Saturday, February 26, 2011

Stuff you don't know about Barbecue

How to Grill: The Complete Illustrated Book of Barbecue Techniques 

Every spring, North Americans to join grill stock up on the meat and prepare for many mouth-watering barbecues. But how many folk know about origins to surprising tips and tactics, art of barbecuing. This list will provide you with all the information you need to wow your friends at the next neighbourhood barbecue!

  • Barbecues originated in pig-pickin’s, whole pigs were cooked and eaten by the crowd.  Feasts that were common in the Southern United States prior to the Civil War.
  • “Smoking” The meat was exposed to smoke and low heat in order to prevent bacteria and enzymes from growing. begining as far as 6000 years ago in order to make meats safe to eat and store.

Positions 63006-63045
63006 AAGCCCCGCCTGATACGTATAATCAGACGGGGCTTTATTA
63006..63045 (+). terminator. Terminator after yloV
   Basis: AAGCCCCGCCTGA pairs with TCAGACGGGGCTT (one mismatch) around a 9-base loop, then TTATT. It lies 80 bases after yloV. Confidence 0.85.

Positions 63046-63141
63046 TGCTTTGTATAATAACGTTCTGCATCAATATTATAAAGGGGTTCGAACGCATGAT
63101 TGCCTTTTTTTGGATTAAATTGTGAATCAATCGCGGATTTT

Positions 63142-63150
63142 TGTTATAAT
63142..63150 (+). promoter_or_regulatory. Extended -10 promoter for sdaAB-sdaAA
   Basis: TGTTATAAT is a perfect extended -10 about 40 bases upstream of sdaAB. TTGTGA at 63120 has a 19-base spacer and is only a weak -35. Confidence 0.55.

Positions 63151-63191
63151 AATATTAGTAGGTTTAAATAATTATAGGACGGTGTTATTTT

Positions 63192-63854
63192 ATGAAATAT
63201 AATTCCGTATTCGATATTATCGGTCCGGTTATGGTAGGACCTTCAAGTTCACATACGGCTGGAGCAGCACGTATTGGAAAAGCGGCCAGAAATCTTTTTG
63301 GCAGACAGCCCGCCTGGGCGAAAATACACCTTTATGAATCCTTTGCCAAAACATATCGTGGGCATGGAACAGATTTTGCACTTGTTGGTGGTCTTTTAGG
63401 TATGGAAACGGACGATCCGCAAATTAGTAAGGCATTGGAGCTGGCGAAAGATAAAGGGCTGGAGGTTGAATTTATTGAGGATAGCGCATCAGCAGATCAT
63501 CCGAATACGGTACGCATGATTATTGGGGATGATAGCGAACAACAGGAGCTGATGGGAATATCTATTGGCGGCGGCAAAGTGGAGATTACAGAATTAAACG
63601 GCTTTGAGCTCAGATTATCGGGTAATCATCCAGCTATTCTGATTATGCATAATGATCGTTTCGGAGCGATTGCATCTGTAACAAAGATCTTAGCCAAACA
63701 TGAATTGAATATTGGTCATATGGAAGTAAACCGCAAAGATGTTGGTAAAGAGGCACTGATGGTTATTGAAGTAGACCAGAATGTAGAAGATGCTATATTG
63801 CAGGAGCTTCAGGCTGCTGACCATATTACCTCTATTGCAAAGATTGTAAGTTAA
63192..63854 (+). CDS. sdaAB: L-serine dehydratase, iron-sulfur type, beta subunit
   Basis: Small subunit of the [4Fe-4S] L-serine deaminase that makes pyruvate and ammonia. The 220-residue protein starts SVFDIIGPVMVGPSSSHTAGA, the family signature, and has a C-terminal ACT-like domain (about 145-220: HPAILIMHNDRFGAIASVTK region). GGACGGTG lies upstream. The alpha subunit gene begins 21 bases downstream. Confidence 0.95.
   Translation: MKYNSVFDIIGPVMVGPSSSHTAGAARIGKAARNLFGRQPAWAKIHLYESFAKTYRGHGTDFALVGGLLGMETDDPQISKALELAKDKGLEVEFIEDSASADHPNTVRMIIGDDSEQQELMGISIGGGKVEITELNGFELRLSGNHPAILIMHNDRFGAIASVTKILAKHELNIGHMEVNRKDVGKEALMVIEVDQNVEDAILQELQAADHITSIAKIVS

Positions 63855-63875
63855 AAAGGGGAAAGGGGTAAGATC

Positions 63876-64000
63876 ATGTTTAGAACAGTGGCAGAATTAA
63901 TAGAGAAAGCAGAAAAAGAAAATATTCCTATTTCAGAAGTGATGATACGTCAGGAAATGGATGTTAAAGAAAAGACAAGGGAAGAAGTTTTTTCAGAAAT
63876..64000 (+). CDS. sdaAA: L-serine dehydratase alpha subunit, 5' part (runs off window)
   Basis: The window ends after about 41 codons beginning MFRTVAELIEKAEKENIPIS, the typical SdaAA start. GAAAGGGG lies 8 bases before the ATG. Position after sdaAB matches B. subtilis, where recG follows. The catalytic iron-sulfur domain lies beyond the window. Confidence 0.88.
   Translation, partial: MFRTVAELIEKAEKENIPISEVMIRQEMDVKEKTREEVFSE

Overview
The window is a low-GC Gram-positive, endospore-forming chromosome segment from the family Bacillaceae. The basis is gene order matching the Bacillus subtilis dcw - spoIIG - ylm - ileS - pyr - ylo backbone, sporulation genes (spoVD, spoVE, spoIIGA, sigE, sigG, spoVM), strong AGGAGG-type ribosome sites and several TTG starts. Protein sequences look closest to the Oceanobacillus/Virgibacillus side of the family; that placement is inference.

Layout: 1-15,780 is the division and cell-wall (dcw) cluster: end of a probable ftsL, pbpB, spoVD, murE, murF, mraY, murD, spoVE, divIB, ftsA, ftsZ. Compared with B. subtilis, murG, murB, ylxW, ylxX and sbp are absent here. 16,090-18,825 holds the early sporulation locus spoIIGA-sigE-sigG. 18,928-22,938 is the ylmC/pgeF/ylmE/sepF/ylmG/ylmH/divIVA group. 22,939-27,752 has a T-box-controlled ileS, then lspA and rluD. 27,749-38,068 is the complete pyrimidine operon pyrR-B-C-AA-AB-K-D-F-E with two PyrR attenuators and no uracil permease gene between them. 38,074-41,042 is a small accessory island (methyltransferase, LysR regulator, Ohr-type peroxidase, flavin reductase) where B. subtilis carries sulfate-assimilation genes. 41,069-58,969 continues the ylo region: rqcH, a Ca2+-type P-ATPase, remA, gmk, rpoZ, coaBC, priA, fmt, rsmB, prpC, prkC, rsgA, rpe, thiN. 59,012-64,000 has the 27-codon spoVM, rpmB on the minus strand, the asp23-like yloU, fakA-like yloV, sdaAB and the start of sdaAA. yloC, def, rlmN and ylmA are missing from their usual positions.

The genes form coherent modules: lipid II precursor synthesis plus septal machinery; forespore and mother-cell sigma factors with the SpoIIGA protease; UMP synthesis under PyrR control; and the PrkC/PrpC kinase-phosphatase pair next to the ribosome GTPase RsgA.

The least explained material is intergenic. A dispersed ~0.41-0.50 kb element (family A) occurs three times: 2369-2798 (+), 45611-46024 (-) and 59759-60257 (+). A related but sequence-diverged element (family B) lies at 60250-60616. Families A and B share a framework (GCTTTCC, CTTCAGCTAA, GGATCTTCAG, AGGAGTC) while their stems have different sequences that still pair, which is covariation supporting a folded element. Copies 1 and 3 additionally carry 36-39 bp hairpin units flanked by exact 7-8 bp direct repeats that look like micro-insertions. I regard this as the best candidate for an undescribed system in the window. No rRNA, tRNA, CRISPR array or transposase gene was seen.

• Barbecue is commonly referred to as a barbie In Australia. The famous statement “I’ll slip an extra shrimp on the barbie for you”. Which appeared in Australian tourism advertisements.
  • Barbecuing is cooking at temperatures around the boiling point of water (180-220 F). While, the method most commonly used is in fact broiling: cooking at 475-700 F in much less time.
  • The Barbecue Industry Association according half of all marshmallows eaten in America have been toasted over a grill.
  • Weber 426001 Q 300 Propane Gas Barbecue
  • Easy way to check how much propane, just bring your bathroom scale to outside and weigh the gas tank.
  • Some believe the word barbecue came from the french words “de barbequeue,” meaning “whiskers to tail.” Others say it came from the American-Indian word barbacoa for a wood on which foods were cooked.  
  • To add a smokey flavour to your gas-grill-cooked foods or foods cooked inside the house. A condensation of actual smoke can be easily added to your barbecue marinade or sauce.
  • Takes one to two hours per pound to barbecue for the extremely hard cut of meat such as Brisket. That’s an average 12 hours on the grill for a 8-pound piece!
  • Lexington, North Carolina and  Kansas City, Missouri claim to be the barbecue capitals of the world. Meanwhile, Memphis stakes a claim to being the pork barbecue capital.

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